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Study: No Evidence of Impact on Property Values from Wind Turbines

Friday, January 10, 2014


There is no statistically-significant evidence that proximity to a wind turbine affects home values, according to an independent analysis report released Thursday.

The report, written by researchers from the University of Connecticut and Lawrence Berkeley National Laboratory, examined 122,000 Massachusetts real estate transactions between 1998 and 2012. It compared transactions within a half-mile of constructed wind turbines to similar transactions between one half-mile and five miles away.

Download the full report here.

“Properly-sited renewable energy projects like wind turbines can deliver clean energy for our citizens and boost our local economy,” said Massachusetts Clean Energy Center (MassCEC) CEO Alicia Barton. “This report is designed to provide fact-based research to inform decision-makers on potential impacts wind turbines could have on nearby property.”

The study, commissioned by MassCEC, was co-authored by Carol Atkinson-Palombo, assistant professor of geography at the University of Connecticut, and Ben Hoen, staff research associate of Lawrence Berkeley National Laboratory, and was peer-reviewed by a number of leading economists and appraisers before release.

The report compares the relationship between wind turbines and residential home values to those of factors previously shown to affect home prices, like high-voltage transmission lines, landfills, highways, protected open space and proximity to beaches.

Of the impacts studied, landfills and transmission lines have the greatest negative impact (or disamenity) on home prices while beachfront and proximity to beaches were found to have the greatest positive impact (or amenity) on home prices. The study found that operating turbines have a +0.5 percent amenity which falls within the study’s margin of error.

Massachusetts has expanded the number of wind energy projects in the state from just 3 MW and three turbines installed in 2007 to more than 100 MW and dozens of turbines installed now throughout the Commonwealth. This study builds upon the Patrick Administration’s focus on providing municipalities and developers with the research they need to make informed decisions on these types of projects.


Related Slideshow: 9 Challenges Facing Worcester’s New City Manager

Now the Edward Augustus is serving as City Manager for Worcester, GoLocal reached out to the city's leaders to find out what they believe are the biggest challenges Augustus will face in his new role. 

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Keep Forward Momentum

Paul Giorgio, publisher of Pagio, Inc. and a GoLocalWorcester MINDSETTER™:

“Priority One: Keep up the momentum.

Two: Work with the mayor on creating a task force for the north end of Main Street.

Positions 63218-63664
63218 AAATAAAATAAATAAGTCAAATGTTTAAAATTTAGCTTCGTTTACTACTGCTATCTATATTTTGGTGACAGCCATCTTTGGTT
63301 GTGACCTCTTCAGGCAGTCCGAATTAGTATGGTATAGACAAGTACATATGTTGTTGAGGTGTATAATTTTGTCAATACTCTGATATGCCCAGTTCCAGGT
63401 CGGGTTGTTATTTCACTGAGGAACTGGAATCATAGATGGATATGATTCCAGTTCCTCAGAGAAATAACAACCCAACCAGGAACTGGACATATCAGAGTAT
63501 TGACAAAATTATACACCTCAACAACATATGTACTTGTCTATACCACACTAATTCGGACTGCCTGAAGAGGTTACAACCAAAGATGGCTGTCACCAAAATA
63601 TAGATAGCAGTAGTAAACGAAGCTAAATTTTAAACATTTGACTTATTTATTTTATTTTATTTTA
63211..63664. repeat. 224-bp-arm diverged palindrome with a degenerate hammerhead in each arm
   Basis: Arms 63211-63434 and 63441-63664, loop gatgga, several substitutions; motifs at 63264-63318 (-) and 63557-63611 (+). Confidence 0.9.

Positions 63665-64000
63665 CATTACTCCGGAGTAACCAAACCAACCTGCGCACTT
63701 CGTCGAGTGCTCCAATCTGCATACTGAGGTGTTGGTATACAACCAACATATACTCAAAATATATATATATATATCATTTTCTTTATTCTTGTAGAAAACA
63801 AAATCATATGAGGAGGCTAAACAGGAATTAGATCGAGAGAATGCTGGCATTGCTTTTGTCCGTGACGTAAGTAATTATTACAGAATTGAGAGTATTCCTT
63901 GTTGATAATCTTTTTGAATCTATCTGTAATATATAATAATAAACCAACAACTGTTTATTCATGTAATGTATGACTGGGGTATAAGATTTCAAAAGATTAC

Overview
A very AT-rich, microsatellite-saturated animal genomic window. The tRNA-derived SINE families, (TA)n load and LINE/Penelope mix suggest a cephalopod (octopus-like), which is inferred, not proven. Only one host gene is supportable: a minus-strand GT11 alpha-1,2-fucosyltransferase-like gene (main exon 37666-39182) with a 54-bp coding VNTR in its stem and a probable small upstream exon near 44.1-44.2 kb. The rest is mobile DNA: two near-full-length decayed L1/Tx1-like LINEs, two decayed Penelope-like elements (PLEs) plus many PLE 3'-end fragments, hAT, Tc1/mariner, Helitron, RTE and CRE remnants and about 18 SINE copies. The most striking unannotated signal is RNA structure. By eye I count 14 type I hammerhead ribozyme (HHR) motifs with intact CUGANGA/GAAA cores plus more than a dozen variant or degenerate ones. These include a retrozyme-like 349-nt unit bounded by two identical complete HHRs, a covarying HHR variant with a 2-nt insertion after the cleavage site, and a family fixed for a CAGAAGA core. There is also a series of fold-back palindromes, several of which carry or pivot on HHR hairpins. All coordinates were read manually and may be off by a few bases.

Three: Insure that we keep our school renovation plan on track.”

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Economic Development

Councilor Anthony Economou:

“Economic development is huge. We have a lot going on, and we have to keep the momentum up,” Economou said. “Make sure we don't miss a beat. You don't want to lose a period of nine months and not have forward progress.”

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Financial Management

Roberta Schaefer, former president of the Worcester Regional Research Bureau:

Schaefer said continuing the sound financial management of former City Manager Michael O'Brien was the greatest task for Augustus. But in addition to financial questions, she called for Augustus to “follow the lead of Michael O'Brien, to make sure he represents all the interests of the city, as the CEO of the city.

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Business Climate

Tim Murray, president and chief executive officer of the Worcester Regional Chamber of Commerce:

In addition to budgeting and economic development, Murray pointed to fostering the business climate in the city. “Try to make Worcester as business-friendly a place as possible,” he said. Whether through permitting, customer service, or other incentive, “whatever we can do to make the city a supportive (place for business).”

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Budget Concerns

Christopher Pinto, member of the Worcester Republican City Committee:

“Can he really do pension reform? Can he spare the taxpayers from more abusive taxes?” asked Pinto, who wonders what Augustus will do about the Responsible Employer Ordinance and how the new city manager will make appointments to boards and commissions.

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Capital Improvements

Councilor Frederick Rushton:

Rushton said the number one challenge Augustus will face is following through toward new buildings and/or renovations to area high schools in need of capital improvements.

"Second," he said, “is completing CitySquare.”

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Public Safety

Councilor Sarai Rivera:

Rivera points to economic development, neighborhood development, and continuing to support public safety and public service, as well as “working with private and labor to support the (Responsible Employer Ordinance) and look into an apprentice program.”

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Neighborhood Development

Councilor George Russell:

“It's not necessarily 'A, B, and C,' it's more what you want to see overall,” Russell said. “For me, it's more neighborhood orientation.”

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Collective Bargaining

Councilor Anthony Economou:

Economou also cited the upcoming task of collective bargaining with union city workers. “One of the challenges will be the contracts,” Economou said. “I imagine it's on his radar, to get those discussions going.”


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